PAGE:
Citi China: Investors backing safer assets amid economic slowdown
Global Business

Amid global uncertainties and economic slowdown, Chinese investors are actively seeking out safer and more diversified investment channels, according to Darren Buckley, Citi China's executive vice president.

China's wealth management market for high-net-worth individuals is growing rapidly. At the end of 2018, the number of high-net-worth individuals with investable assets of more than 10 million yuan (about 1.4 million U.S. dollars) reached 1.97 million. That was an increase of nearly 25 percent compared to 2016, and the number of this group is expected to reach 2.2 million by the end of 2019.

Buckley introduced that the number of wealth management clients of Citi China increased 26 percent last year, adding that the company aspires for continuous double-digit growth for its wealth management client base over the next few years. "Hopefully 30 plus percent," he said.

Meanwhile, Buckley stated that the company's wealth management business offers more than 200 kinds of products for clients with different risk preferences. Its top 10 equity funds had a 20 to 30 percent annual return in the first half of 2019.

Citi's logo is seen on top of a skyscraper in Shanghai. /VCG Photo

Citi's logo is seen on top of a skyscraper in Shanghai. /VCG Photo

Based on his observation, AI and tech stocks are popular. "But I do see also there's a tendency to move a little bit more towards fixed-income as there's uncertainty in the equity markets," he added.

He noted that the company is willing to offer more onshore and offshore opportunities for Chinese clients. "Our clients want to continue to invest with a balance of international investments that we can provide," Buckley told CGTN.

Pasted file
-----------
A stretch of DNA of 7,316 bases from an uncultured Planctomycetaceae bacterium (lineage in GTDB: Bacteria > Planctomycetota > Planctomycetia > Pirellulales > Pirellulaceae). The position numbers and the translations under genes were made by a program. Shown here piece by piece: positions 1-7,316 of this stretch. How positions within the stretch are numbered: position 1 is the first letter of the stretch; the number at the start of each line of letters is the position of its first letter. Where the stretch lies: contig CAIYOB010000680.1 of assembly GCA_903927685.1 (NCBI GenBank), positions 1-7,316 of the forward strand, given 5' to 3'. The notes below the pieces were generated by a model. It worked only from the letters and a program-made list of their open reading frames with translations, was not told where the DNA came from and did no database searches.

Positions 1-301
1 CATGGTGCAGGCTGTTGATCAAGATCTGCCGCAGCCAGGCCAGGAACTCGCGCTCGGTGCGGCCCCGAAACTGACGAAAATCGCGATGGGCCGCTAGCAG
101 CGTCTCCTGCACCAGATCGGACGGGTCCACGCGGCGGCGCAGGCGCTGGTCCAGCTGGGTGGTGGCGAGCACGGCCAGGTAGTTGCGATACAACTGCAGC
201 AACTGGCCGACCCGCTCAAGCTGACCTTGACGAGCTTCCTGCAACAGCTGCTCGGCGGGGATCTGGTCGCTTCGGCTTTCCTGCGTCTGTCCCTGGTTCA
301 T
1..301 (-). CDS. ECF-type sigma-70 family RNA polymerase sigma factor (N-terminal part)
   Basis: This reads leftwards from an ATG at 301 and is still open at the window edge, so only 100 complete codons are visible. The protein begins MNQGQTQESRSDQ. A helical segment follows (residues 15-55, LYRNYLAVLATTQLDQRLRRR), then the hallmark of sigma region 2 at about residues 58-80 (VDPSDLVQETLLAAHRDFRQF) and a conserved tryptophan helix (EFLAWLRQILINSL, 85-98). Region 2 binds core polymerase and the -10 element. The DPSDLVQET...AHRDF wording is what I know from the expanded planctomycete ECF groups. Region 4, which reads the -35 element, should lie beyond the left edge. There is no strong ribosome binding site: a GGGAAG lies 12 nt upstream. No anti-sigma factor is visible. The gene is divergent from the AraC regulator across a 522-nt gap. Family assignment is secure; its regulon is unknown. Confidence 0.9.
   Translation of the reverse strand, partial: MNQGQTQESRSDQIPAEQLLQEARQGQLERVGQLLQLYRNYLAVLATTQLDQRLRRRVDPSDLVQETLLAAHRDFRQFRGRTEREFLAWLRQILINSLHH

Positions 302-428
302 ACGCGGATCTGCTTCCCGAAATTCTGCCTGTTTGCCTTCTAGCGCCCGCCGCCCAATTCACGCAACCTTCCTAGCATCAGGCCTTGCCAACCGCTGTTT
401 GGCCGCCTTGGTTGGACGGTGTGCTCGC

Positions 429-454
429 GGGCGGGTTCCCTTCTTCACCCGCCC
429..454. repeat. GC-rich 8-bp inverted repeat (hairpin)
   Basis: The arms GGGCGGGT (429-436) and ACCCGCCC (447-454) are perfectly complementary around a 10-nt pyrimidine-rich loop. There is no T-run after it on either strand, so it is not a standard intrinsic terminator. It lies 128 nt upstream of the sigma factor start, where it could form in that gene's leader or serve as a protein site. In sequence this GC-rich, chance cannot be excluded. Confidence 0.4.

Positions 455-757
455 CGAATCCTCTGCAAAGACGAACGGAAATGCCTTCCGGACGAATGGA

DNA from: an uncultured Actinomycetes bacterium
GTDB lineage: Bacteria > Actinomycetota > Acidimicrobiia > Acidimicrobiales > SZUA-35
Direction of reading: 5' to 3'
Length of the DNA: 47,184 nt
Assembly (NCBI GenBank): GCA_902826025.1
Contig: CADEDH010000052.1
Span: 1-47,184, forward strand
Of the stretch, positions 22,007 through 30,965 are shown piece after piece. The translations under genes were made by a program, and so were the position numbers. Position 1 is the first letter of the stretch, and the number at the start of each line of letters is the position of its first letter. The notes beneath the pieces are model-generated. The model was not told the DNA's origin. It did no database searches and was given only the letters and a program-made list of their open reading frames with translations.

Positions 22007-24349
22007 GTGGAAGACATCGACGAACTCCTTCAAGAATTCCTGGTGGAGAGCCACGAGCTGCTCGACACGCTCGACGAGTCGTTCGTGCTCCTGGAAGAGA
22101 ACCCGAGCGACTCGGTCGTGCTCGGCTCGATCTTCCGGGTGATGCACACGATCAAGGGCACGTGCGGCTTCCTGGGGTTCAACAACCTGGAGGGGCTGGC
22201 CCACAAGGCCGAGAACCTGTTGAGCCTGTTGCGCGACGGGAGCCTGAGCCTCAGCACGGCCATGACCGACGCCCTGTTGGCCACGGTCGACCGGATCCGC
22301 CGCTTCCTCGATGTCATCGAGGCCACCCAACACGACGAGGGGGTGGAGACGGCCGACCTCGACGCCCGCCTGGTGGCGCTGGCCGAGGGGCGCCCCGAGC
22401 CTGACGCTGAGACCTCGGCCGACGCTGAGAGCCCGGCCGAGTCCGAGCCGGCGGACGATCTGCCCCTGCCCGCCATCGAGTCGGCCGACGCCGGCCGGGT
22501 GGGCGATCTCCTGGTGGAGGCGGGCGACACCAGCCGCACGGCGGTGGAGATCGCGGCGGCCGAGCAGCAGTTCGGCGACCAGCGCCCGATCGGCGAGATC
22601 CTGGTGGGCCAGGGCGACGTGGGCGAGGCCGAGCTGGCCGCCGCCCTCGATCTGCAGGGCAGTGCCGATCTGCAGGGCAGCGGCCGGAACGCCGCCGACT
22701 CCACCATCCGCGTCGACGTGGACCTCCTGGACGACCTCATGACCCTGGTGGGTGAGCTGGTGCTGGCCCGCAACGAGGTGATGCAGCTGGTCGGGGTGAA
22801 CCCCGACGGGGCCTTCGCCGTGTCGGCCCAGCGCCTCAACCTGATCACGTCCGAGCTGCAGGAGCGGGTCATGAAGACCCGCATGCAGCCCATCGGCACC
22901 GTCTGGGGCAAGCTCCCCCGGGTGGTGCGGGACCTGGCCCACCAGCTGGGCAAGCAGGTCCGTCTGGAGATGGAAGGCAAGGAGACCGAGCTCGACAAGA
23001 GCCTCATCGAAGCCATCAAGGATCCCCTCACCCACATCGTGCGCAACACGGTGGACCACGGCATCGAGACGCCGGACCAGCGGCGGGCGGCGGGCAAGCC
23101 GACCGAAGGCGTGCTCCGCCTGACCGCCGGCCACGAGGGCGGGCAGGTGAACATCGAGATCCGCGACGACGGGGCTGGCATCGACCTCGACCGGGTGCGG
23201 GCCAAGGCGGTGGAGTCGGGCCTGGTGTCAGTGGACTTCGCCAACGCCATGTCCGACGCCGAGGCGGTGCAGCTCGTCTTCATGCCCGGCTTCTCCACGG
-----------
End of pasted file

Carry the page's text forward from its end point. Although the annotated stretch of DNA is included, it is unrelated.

He forecast more opportunities for growth of investment products onshore.

"The regulation that focuses on building local asset management companies will create new investment opportunities onshore," he noted, further explaining that asset management becomes increasingly significant as wealth grows in China.

Buckley said that Chinese investors now are looking for safer products. "They are looking at risk… and then they are looking at the longer term investment opportunities and how to build wealth over time as opposed to trying to get a quick gain," he said.

It's not an exception. In light of the current economic landscape and monetary cycle across the globe, Buckley acknowledged that in the short term, investors have been affected by some uncertainties such as inconstant tariffs, and are a little more "conservative" when making investment decisions.

"Obviously some events around tariffs cause uncertainty in the market. So in the short term, I think we're seeing people being a little bit more conservative," he noted, adding that over the longer term, clients' appetite might see little change.

Globally, the U.S. market is still the preference among clients. "Outside of China market, we see a preference for the U.S. market, and maybe that's also a U.S. heritage that draws people to us to think about that. But we've also got a selection of investment opportunities across Asia and Europe," he elaborated.